Incredibly, it’s been nearly a decade since we launched the Chrome extensions system. Thanks to the hard work and innovation of our developer community, there are now more than 180,000 extensions in the Chrome Web Store, and nearly half of Chrome desktop users actively use extensions to customize Chrome and their experience on the web.
The extensions team’s dual mission is to help users tailor Chrome’s functionality to their individual needs and interests, and to empower developers to build rich and useful extensions. But, first and foremost, it’s crucial that users be able to trust the extensions they install are safe, privacy-preserving, and performant. Users should always have full transparency about the scope of their extensions’ capabilities and data access.
We’ve recently taken a number of steps toward improved extension security with the launch of out-of-process iframes, the removal of inline installation, and significant advancements in our ability to detect and block malicious extensions using machine learning. Looking ahead, there are more fundamental changes needed so that all Chrome extensions are trustworthy by default.
Today we’re announcing some upcoming changes and plans for the future:
User controls for host permissions
Beginning in Chrome 70, users will have the choice to restrict extension host access to a custom list of sites, or to configure extensions to require a click to gain access to the current page.
While host permissions have enabled thousands of powerful and creative extension use cases, they have also led to a broad range of misuse – both malicious and unintentional – because they allow extensions to automatically read and change data on websites. Our aim is to improve user transparency and control over when extensions are able to access site data. In subsequent milestones, we’ll continue to optimize the user experience toward this goal while improving usability. If your extension requests host permissions, we encourage you to review our transition guide and begin testing as soon as possible.
Changes to the extensions review process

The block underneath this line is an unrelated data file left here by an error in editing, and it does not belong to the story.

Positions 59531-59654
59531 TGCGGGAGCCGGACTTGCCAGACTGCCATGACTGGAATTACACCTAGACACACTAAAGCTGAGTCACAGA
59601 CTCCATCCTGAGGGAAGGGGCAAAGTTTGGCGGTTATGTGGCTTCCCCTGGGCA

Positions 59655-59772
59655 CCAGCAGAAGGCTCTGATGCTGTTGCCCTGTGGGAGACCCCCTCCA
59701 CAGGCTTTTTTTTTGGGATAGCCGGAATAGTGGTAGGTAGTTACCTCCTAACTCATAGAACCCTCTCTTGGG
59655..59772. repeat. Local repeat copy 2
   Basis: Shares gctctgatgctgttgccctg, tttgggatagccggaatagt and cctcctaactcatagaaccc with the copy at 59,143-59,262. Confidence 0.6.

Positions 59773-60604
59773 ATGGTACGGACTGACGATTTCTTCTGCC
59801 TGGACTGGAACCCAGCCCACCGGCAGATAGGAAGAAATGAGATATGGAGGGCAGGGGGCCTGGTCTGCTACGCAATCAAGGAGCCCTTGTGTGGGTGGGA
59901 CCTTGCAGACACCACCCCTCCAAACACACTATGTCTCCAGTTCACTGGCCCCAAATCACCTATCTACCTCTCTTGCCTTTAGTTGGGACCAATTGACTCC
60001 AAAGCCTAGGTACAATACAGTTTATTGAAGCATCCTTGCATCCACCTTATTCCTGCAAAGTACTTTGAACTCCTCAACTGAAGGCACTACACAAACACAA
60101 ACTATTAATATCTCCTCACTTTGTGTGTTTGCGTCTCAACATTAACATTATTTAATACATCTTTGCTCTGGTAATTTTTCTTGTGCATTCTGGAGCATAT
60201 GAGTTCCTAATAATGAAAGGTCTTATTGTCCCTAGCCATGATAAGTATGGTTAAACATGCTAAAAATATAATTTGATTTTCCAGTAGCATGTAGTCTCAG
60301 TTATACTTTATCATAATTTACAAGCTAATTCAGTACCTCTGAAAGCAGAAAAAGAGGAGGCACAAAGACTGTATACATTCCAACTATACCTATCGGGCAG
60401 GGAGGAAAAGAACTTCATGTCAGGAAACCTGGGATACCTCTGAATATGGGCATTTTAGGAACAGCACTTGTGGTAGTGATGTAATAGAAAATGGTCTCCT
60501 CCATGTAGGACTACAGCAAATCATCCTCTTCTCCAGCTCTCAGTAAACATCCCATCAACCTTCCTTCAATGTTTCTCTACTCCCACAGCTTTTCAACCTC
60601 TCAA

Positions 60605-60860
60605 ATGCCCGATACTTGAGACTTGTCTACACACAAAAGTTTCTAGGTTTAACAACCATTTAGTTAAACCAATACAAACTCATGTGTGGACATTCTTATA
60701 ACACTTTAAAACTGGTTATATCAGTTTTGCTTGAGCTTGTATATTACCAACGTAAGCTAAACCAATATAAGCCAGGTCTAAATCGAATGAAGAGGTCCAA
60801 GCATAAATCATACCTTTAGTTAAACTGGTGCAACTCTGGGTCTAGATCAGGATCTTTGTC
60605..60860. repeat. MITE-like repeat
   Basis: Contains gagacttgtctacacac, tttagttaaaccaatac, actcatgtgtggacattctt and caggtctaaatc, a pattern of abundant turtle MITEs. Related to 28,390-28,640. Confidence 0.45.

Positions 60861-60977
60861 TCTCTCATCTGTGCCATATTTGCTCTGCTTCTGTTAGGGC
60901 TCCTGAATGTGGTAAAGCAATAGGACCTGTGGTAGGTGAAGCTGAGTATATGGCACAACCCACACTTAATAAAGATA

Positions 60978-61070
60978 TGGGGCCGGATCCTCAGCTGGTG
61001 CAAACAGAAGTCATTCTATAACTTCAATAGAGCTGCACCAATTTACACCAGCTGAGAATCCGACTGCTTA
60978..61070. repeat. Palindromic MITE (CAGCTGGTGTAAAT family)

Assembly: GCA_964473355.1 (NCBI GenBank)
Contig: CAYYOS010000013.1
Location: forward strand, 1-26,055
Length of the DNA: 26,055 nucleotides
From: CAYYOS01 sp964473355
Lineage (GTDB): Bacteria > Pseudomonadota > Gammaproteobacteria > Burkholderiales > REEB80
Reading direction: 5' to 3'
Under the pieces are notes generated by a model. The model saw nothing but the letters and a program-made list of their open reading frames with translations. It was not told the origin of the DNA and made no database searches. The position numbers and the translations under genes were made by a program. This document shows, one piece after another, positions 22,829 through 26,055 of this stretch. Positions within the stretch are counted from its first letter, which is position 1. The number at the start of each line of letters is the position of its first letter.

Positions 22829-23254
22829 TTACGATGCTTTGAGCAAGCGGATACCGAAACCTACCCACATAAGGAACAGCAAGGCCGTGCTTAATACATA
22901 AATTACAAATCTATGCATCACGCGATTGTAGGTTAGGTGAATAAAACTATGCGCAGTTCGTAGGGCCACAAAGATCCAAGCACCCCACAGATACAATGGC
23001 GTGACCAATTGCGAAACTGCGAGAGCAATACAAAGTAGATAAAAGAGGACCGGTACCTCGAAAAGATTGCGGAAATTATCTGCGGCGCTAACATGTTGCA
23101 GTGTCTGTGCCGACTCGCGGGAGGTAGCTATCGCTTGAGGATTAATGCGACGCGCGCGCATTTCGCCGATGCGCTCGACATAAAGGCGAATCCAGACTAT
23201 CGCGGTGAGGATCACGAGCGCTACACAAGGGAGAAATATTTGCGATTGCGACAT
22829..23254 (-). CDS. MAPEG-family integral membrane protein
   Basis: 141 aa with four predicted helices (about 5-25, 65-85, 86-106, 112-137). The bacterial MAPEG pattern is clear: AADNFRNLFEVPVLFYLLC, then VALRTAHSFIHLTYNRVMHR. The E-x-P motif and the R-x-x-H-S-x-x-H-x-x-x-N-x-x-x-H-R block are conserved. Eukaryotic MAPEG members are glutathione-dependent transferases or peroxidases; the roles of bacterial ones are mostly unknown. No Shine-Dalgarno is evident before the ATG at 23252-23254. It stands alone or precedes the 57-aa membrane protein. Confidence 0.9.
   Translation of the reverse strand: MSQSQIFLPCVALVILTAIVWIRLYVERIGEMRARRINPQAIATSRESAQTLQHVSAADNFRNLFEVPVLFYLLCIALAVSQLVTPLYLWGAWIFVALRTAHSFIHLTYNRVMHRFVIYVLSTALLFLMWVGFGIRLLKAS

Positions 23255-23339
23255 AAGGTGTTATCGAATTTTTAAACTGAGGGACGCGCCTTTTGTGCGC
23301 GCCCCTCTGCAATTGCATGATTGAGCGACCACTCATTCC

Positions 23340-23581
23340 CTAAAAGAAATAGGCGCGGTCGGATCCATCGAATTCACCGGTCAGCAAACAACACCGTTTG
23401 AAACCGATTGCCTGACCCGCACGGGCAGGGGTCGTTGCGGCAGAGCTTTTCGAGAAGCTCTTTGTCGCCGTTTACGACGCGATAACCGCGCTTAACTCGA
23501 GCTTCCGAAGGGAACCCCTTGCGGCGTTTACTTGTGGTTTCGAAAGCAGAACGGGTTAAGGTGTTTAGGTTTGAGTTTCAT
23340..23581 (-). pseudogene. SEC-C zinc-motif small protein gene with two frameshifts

Going forward, extensions that request powerful permissions will be subject to additional compliance review. We’re also looking very closely at extensions that use remotely hosted code, with ongoing monitoring. Your extension’s permissions should be as narrowly-scoped as possible, and all your code should be included directly in the extension package, to minimize review time.
New code readability requirements
Starting today, Chrome Web Store will no longer allow extensions with obfuscated code. This includes code within the extension package as well as any external code or resource fetched from the web. This policy applies immediately to all new extension submissions. Existing extensions with obfuscated code can continue to submit updates over the next 90 days, but will be removed from the Chrome Web Store in early January if not compliant.
Today over 70% of malicious and policy violating extensions that we block from Chrome Web Store contain obfuscated code. At the same time, because obfuscation is mainly used to conceal code functionality, it adds a great deal of complexity to our review process. This is no longer acceptable given the aforementioned review process changes.
Ordinary minification, on the other hand, typically speeds up code execution as it reduces code size, and is much more straightforward to review. Thus, minification will still be allowed, including the following techniques:
Removal of whitespace, newlines, code comments, and block delimiters
In 2019, enrollment in 2-Step Verification will be required for Chrome Web Store developer accounts. If your extension becomes popular, it can attract attackers who want to steal it by hijacking your account, and 2-Step Verification adds an extra layer of security by requiring a second authentication step from your phone or a physical security key. We strongly recommend that you enroll as soon as possible.
For even stronger account security, consider the Advanced Protection Program. Advanced protection offers the same level of security that Google relies on for its own employees, requiring a physical security key to provide the strongest defense against phishing attacks.
Looking ahead: Manifest v3
In 2019 we will introduce the next extensions manifest version. Manifest v3 will entail additional platform changes that aim to create stronger security, privacy, and performance guarantees. We want to help all developers fall into the pit of success; writing a secure and performant extension in Manifest v3 should be easy, while writing an insecure or non-performant extension should be difficult.
Some key goals of manifest v3 include:
More narrowly-scoped and declarative APIs, to decrease the need for overly-broad access and enable more performant implementation by the browser, while preserving important functionality
Additional, easier mechanisms for users to control the permissions granted to extensions
Modernizing to align with new web capabilities, such as supporting Service Workers as a new type of background process
We intend to make the transition to manifest v3 as smooth as possible and we’re thinking carefully about the rollout plan. We’ll be in touch soon with more specific details.
We recognize that some of the changes announced today may require effort in the future, depending on your extension. But we believe the collective result will be worth that effort for all users, developers, and for the long term health of the Chrome extensions ecosystem. We’re committed to working with you to transition through these changes and are very interested in your feedback. If you have questions or comments, please get in touch with us on the Chromium extensions forum.
Posted by James Wagner, Chrome Extensions Product Manager